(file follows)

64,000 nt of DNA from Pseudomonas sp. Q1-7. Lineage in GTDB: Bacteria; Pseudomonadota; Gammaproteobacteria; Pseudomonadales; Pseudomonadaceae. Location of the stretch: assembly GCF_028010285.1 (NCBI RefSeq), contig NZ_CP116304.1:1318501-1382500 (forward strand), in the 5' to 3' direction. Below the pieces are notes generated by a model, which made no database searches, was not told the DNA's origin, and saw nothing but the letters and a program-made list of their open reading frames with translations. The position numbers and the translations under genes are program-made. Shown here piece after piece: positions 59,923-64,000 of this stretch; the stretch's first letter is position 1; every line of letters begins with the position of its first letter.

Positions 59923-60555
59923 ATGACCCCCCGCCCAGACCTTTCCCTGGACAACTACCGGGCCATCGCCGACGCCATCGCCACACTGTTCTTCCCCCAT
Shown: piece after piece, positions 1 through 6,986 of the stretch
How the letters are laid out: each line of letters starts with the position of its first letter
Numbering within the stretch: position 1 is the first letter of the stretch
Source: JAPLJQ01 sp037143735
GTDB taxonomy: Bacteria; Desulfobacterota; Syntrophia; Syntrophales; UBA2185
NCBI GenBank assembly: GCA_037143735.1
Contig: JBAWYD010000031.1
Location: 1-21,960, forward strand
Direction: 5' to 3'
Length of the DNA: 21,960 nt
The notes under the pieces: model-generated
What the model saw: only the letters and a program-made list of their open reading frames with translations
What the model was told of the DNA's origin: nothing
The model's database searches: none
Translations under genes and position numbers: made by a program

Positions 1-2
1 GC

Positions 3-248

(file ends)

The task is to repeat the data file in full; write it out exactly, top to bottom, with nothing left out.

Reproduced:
64,000 nt of DNA from Pseudomonas sp. Q1-7. Lineage in GTDB: Bacteria; Pseudomonadota; Gammaproteobacteria; Pseudomonadales; Pseudomonadaceae. Location of the stretch: assembly GCF_028010285.1 (NCBI RefSeq), contig NZ_CP116304.1:1318501-1382500 (forward strand), in the 5' to 3' direction. Below the pieces are notes generated by a model, which made no database searches, was not told the DNA's origin, and saw nothing but the letters and a program-made list of their open reading frames with translations. The position numbers and the translations under genes are program-made. Shown here piece after piece: positions 59,923-64,000 of this stretch; the stretch's first letter is position 1; every line of letters begins with the position of its first letter.

Positions 59923-60555
59923 ATGACCCCCCGCCCAGACCTTTCCCTGGACAACTACCGGGCCATCGCCGACGCCATCGCCACACTGTTCTTCCCCCAT
Shown: piece after piece, positions 1 through 6,986 of the stretch
How the letters are laid out: each line of letters starts with the position of its first letter
Numbering within the stretch: position 1 is the first letter of the stretch
Source: JAPLJQ01 sp037143735
GTDB taxonomy: Bacteria; Desulfobacterota; Syntrophia; Syntrophales; UBA2185
NCBI GenBank assembly: GCA_037143735.1
Contig: JBAWYD010000031.1
Location: 1-21,960, forward strand
Direction: 5' to 3'
Length of the DNA: 21,960 nt
The notes under the pieces: model-generated
What the model saw: only the letters and a program-made list of their open reading frames with translations
What the model was told of the DNA's origin: nothing
The model's database searches: none
Translations under genes and position numbers: made by a program

Positions 1-2
1 GC

Positions 3-248